out to his satisfaction, he gave me what I think he considered the 
greatest treat he could give his friends. He took me to the Rock 
Creek Zoo after the crowds had gone and, with the help of the 
director, Dr. Baker, made the kangaroo jump and the hyena 

But the public interest in his air runner, the fresh honors that 
now came to him did but little to wipe out the bitterness that ridi- 
cule had stirred in Dr. Langley. "There was a time," he said as 
he was going to England to take a degree which Oxford Uni- 
versity (I believe it was) was giving him, "there was a time when 


I should have been glad of this. It means little now." Yet he had 
his moments of strong emotion. Rarely have I been more moved 
than at a dinner at Mr. Hubbard's soon after the Greco-TurMsh 
War began in 1897. A half-dozen men of seventy or thereabouts 
were at the table, among them Senator Hoar of Massachusetts, 
Major Powell, Edward Everett Hale, and Dr. Langley. They 
talked only of Greece and her helplessness before the Turk. They 
recalled the wave of sympathy which in their boyhood had swept 
over the country when the Turk attacked Greece. It was to 
Greece, said Senator Hoar, that he first gave money of his own, 
a long treasured twenty-five-cent piece. Dr. Hale and Dr. Lang- 
ley fell to quoting Byron. Their voices shook as they declaimed, 

"The Isles of Greece, the Isles of Greece ! 

Earth ! render back from out thy breast 

A remnant of our Spartan dead ! 
Of the three hundred grant but three, 
To make a new Thermopylae." 

"It was Byron," said Dr. Langley with an emotion of which I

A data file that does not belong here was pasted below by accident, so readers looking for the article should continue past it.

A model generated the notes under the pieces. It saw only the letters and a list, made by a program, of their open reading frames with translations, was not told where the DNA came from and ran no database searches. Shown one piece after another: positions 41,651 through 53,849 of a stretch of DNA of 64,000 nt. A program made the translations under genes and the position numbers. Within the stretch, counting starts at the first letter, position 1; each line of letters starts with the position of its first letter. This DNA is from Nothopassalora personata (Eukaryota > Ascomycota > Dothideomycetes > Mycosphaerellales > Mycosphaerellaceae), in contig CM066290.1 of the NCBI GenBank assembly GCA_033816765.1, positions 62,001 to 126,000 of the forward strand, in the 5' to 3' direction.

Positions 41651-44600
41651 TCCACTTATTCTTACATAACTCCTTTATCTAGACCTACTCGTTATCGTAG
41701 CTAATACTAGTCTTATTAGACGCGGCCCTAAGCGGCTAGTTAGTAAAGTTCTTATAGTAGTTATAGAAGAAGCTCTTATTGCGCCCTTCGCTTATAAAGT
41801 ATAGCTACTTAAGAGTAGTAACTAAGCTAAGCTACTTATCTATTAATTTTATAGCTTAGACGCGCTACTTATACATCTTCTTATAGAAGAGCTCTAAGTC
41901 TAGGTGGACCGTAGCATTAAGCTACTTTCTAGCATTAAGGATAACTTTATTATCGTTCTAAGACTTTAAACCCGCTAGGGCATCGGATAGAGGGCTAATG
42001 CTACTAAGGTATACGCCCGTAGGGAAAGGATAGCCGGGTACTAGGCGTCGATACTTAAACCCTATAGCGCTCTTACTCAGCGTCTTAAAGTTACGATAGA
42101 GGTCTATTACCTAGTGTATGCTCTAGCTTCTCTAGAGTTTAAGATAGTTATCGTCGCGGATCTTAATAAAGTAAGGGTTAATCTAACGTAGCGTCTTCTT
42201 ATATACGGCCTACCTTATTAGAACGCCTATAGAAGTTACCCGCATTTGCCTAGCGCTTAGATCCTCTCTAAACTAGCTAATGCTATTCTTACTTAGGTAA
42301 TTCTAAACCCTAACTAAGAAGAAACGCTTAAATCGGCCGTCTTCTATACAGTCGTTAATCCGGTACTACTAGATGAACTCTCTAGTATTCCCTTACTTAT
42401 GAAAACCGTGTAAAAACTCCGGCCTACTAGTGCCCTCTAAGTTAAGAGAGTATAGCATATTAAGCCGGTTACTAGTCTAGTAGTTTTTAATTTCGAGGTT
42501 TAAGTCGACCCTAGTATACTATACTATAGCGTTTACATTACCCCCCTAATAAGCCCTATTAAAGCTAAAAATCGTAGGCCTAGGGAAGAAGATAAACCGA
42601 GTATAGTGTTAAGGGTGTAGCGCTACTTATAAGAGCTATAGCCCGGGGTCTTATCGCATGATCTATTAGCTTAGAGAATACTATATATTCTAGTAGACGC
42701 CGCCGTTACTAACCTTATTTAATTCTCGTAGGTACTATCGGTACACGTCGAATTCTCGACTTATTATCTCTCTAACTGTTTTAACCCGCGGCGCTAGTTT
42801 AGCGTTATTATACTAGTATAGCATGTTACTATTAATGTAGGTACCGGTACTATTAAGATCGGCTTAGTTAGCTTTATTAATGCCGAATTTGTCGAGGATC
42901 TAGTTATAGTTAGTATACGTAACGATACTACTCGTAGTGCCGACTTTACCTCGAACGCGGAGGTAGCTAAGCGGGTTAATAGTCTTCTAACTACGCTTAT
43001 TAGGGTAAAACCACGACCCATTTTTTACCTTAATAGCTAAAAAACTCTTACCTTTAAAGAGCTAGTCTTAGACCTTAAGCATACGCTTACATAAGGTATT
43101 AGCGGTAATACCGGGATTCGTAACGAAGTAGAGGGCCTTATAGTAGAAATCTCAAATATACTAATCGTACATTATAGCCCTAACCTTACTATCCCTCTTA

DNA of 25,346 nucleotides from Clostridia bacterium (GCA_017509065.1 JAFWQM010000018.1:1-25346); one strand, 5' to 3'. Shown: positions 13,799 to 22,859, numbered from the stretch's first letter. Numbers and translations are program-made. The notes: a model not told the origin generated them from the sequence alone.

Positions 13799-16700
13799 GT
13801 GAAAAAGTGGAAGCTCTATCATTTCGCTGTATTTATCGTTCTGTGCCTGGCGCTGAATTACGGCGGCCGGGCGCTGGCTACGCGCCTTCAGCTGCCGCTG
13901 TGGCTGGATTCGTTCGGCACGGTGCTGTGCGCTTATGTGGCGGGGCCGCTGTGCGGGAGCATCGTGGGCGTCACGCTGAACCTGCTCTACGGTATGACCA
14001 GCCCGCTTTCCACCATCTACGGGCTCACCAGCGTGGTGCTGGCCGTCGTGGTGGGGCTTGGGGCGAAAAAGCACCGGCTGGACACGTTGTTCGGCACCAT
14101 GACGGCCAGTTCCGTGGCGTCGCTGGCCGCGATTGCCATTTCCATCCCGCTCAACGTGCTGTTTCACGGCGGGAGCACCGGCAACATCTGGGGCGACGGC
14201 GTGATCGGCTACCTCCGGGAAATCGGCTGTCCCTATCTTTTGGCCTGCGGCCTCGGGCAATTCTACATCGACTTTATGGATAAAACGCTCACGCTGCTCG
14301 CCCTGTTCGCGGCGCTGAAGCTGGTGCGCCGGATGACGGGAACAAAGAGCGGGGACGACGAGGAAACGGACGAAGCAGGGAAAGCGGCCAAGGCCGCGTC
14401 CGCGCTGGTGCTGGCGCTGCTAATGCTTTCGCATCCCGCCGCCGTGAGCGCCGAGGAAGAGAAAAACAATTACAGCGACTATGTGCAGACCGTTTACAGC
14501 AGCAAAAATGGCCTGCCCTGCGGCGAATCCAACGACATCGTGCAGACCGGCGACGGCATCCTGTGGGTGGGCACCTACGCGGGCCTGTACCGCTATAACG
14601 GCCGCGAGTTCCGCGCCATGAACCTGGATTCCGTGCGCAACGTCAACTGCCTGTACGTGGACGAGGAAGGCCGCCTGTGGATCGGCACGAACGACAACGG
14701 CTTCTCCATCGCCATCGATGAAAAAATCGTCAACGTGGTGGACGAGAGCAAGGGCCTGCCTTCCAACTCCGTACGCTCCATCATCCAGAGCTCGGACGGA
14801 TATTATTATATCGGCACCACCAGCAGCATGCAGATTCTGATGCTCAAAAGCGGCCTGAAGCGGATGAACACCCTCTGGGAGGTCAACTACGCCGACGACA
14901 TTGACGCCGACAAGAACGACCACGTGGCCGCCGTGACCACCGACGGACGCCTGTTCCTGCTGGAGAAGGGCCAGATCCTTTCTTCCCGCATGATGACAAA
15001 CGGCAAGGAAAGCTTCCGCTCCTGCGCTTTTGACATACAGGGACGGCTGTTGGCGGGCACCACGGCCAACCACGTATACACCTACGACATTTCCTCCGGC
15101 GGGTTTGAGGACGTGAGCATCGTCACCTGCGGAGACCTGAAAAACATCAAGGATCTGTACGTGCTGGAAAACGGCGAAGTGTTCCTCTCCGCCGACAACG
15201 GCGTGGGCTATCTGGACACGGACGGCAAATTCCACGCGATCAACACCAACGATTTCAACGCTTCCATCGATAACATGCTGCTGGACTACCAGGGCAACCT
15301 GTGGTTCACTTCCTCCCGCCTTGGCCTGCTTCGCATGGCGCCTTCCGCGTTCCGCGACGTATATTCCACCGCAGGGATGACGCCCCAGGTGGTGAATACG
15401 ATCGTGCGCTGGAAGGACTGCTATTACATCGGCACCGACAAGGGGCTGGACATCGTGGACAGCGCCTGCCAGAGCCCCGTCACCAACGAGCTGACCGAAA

had thought him incapable, "who first stirred in me an enthusiasm 
for man's struggles for freedom, with a desire to join those who 
fight for it." He thought Byron first opened England's eyes to 
her duty to the oppressed of the Continent of Europe and at the 
same time opened the eyes of the Continent to the love of liberty, 
the sympathy with the helpless, in English literature. Certainly 
here was a Dr. Langley I had never before glimpsed. 

This was not all of Washington I was seeing. As in Paris I set 
aside time for learning the city. How thin and young and awk- 
ward Washington seemed compared with the exhaustless life 
and treasures of Paris ! Here was none of that wisdom of experi- 
ence, that subtile cynicism, that pity and patience with men which 
made Paris like a great human being to me. Nor was there here 
the ripe charm of old palaces, quaint streets, hidden corners. 


Everything was new, sprawling in the open. But if Washington 
had little to offer but promise it had that in abundance, and it 
did not know its own lacks. It was too full of pride in what it 
had done since John Adams moved into the White House and 
Congress into the Capitol. And then I had a problem to think 
about the Washington Lincoln knew and I went about with 
him from White House to War Department, up to the Congress, 
down to the Arsenal, into this and that hospital, up to the Sol- 
diers' Home, over to Arlington. The pain and tragedy behind al- 
most every step he took in the town dignified its unfinished streets, 
gave a meaning and a sanctity to its rawness. By such steps I 
told myself did Paris come through the centuries to be what she is. 

But I did more than follow Lincoln about. I wanted to know 
the Washington of thirty years after Lincoln, and so I went to 
the Capitol when debates promised excitement, and I missed no 
great official show. When McKinley's inauguration came in 1896 
I arranged to see it all. Once, I told myself, will do forever for 
an inauguration as it has done. I began after breakfast and 
did not stop until the Inaugural Ball was far on its way. A fine 
colorful sightseeing experience, leaving a series of pictures which 
have never quite faded. Years later one of these pictures brought 
me a curious bit of minor political history. I was trying to per- 
suade Richard Olney to write the story of the Venezuela message 
for McClure's and remarked that the first time I met him was at 
the McKinley Inaugural Ball. To my surprise he flushed.